With profound respect, believe me,

Always sincerely yours,


The Emperor of Japan.

(Translation) Mr. President:

Your letter and the skin of a large bear shot by yourself which you delivered to Baron Kaneko at the time of his departure from your country, have reached me soon after his return here.

I am very happy to be the recipient of such a rare present, which, I can assure you, will ever be cherished by me as the trophy of a friend commanding my entire admiration.

It afforded me great pleasure to receive your daughter and your Secretary of War Mr. Taft on the occasion of their visit to this country. The only regret is that their short stay did not permit me to give them more cordial reception. With profound respect,

Believe me,
Yours very sincerely,

(Signed) MUTSUHITO. Tokio, November 11, 1905.

Early in 1906 the northeastern portion of Japan was visited with a terrible famine, which threatened the death by starvation of many thousands of persons. When it was at its height President Roosevelt, on February 13, 1906, issued an “appeal to the American people to help from their abundance their suffering fellow men of the great and friendly nation of Japan." Thousands of dollars were contributed through the Red Cross and other agencies by which needed relief was afforded. In recognition of the service rendered, the Mikado wrote to the President in July, 1906:


Great and Good Friend:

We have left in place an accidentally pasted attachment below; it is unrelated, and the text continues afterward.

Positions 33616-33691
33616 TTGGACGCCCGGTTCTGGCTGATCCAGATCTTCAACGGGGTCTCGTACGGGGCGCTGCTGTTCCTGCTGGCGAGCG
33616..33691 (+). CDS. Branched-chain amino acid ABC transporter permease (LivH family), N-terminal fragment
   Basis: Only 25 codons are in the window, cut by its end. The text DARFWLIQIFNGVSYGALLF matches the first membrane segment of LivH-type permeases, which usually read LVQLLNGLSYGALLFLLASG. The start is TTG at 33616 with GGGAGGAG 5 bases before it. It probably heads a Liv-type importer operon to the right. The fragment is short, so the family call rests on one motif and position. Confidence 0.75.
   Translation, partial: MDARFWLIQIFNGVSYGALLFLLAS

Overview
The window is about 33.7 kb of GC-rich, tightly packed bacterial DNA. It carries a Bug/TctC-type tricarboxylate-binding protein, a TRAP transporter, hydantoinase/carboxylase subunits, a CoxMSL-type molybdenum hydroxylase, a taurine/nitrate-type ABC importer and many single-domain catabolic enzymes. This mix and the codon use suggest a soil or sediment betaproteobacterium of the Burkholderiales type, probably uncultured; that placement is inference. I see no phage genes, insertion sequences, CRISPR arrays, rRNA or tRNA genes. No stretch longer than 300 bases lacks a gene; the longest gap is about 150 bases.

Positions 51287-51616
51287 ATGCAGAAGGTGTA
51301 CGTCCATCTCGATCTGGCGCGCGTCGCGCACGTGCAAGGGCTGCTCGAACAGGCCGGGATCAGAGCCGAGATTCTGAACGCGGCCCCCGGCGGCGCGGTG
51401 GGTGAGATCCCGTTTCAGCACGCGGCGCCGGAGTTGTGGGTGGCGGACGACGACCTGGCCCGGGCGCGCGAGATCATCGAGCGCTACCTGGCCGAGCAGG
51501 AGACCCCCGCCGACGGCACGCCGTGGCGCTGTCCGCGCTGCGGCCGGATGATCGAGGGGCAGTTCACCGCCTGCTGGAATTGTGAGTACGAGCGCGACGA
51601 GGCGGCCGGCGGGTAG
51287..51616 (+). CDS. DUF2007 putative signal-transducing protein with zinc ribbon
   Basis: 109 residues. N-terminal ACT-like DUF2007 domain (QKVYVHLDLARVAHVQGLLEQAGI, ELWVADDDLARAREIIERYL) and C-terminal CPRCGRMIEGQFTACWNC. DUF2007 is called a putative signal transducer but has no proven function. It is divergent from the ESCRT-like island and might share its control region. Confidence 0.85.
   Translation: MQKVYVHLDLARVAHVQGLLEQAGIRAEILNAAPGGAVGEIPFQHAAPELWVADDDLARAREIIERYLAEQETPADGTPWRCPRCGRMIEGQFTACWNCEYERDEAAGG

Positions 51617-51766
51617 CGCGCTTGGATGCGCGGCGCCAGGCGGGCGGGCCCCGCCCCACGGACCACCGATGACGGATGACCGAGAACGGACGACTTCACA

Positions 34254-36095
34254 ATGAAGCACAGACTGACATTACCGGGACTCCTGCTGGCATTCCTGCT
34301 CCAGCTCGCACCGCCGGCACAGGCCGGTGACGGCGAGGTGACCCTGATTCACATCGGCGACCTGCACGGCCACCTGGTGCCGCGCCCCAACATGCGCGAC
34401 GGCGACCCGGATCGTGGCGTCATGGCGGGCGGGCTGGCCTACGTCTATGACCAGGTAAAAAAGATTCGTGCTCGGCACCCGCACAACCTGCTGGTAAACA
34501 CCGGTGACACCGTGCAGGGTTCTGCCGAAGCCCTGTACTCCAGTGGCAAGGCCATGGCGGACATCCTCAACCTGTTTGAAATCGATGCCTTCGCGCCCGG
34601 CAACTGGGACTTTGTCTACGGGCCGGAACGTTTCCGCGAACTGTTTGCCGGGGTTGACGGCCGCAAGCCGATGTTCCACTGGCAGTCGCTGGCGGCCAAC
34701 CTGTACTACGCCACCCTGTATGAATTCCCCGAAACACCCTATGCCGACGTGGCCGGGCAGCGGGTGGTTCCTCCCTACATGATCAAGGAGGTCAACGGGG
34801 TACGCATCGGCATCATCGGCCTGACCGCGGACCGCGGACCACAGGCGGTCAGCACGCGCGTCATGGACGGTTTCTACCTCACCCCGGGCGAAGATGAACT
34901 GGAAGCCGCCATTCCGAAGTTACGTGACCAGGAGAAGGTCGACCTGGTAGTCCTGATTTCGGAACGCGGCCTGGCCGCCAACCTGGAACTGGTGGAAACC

When I learned that you had, in great sympathy and good will, invited the American public to come to the aid and succor of the famine stricken people of my northeastern Provinces, I hastened to express to you, through my Representative at Washington, my deep sense of gratitude.

The very generous and substantial contributions subscribed and collected by different American individuals and organizations and especially by the American National Red Cross and the Christian Herald, were duly received by the local authorities concerned through the kindness of the State Department and were, with great care, distributed among the distressed in such a manner as to faithfully carry out the noble intentions of those who so liberally responded to your appeal. I need hardly assure you that by this means the most serious effects of the calamity were greatly mitigated.

Now that the immediate danger has been removed, I wish to assure you that I have been very deeply touched and gratified by the high example of international good will and friendship displayed by the people of the United States and that the memory of it will always be warmly cherished by me.